FED plays a role in STEM: Influencing future engineers

Far Eats District
Published Aug. 2, 2018
FED plays a role in STEM: Influencing future engineers

United States Army Corps of Engineers, Far East District employees Ross Moore (left) and Phillip Abbott (right) volunteer during a Science, Technology, Engineering, and Math (STEM) event held at Camp Humphreys, 2017. School will start again later in the month in August for Department of Defense Education Activity (DoDEA) Korea students.

FED plays a role in STEM: Influencing future engineers

Humphreys Central Elementary School students observe a density experiment during a Science, Technology, Engineering, and Math (STEM) event, April 18, 2016.

According to a Live Science article titled, What is STEM Education, STEM is a curriculum based on the idea of educating students in four specific disciplines-science, technology, engineering and mathematics- in an interdisciplinary and applied approach.

The article goes on to state that STEM integrates them into a cohesive learning paradigm based on real-world applications.

In a study conducted by the U.S. Department of Education it was revealed that fewer students were focusing on STEM from the United States. It concluded only 16 percent of high school students were interested in these subject areas. As a result of the findings initiatives were launched to increase student’s engagement in those subjects.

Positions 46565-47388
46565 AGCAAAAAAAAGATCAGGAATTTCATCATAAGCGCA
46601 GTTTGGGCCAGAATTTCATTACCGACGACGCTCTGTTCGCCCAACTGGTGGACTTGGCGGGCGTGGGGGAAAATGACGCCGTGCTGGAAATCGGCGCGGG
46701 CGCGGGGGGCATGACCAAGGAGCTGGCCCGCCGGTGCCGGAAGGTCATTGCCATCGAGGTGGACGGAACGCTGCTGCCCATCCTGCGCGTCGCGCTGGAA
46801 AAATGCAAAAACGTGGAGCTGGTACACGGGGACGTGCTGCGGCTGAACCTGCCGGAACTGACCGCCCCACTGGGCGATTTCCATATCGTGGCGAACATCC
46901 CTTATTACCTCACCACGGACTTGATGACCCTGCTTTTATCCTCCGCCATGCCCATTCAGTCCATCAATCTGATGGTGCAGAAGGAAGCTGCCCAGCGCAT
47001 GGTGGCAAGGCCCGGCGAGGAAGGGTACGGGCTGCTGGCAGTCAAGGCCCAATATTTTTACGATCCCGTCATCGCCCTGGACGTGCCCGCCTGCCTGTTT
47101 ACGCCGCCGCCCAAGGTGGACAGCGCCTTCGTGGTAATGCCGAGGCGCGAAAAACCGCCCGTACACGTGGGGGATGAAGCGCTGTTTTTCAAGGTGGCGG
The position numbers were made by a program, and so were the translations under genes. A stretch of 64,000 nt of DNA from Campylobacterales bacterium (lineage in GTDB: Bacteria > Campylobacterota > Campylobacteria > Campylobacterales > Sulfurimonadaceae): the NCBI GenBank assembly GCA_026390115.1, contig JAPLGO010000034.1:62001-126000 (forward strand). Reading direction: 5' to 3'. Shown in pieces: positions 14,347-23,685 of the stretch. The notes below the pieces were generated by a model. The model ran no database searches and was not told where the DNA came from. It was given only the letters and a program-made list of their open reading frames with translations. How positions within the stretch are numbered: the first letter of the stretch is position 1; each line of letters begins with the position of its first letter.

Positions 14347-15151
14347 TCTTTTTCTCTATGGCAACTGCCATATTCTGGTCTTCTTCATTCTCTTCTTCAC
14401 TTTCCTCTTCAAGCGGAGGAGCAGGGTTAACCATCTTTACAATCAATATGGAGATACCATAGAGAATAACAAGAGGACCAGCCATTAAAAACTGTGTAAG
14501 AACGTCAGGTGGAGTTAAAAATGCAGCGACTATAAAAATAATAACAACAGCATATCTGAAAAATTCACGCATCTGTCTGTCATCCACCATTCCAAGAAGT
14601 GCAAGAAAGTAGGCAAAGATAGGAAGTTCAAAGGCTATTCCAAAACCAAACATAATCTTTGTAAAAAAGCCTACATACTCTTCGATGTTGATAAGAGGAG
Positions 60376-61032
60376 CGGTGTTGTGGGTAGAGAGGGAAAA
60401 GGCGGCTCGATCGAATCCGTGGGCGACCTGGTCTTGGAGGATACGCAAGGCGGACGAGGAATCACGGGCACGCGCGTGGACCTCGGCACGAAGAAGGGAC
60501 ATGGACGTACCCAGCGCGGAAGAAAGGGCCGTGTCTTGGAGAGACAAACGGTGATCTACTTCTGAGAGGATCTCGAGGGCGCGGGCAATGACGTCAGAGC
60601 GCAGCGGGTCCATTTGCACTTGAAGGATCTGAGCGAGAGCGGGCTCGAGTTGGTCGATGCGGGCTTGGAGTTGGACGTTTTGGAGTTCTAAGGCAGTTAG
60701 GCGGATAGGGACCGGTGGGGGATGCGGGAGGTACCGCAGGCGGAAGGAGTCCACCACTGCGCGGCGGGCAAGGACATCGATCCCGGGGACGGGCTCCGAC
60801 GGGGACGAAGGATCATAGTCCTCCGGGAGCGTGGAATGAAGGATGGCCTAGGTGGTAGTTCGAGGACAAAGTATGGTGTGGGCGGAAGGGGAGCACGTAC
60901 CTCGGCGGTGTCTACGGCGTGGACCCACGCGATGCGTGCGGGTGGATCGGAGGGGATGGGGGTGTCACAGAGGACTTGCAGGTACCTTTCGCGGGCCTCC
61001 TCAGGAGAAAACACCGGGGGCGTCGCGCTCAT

As a result, the Obama administration announced the 2009 "Educate to Innovate" campaign to motivate and inspire students to excel in STEM subjects according to the Live Science article previously mentioned. The article goes on to state, this campaign also addresses the inadequate number of teachers skilled to educate in these subjects. The goal is to get American students from the middle of the pack in science and math to the top of the pack in the international arena.

Employees of the United States Army Corps of Engineers, Far East District (FED) have in recent years taken on the challenge to help inspire and teach students in STEM related fields. In 2013 the U.S. Army Corps of Engineers and the Department of Defense Schools Korea District signed an education partnership agreement at Seoul American High School.  The partnership centered on support for the science, technology, engineering, and mathematics initiative.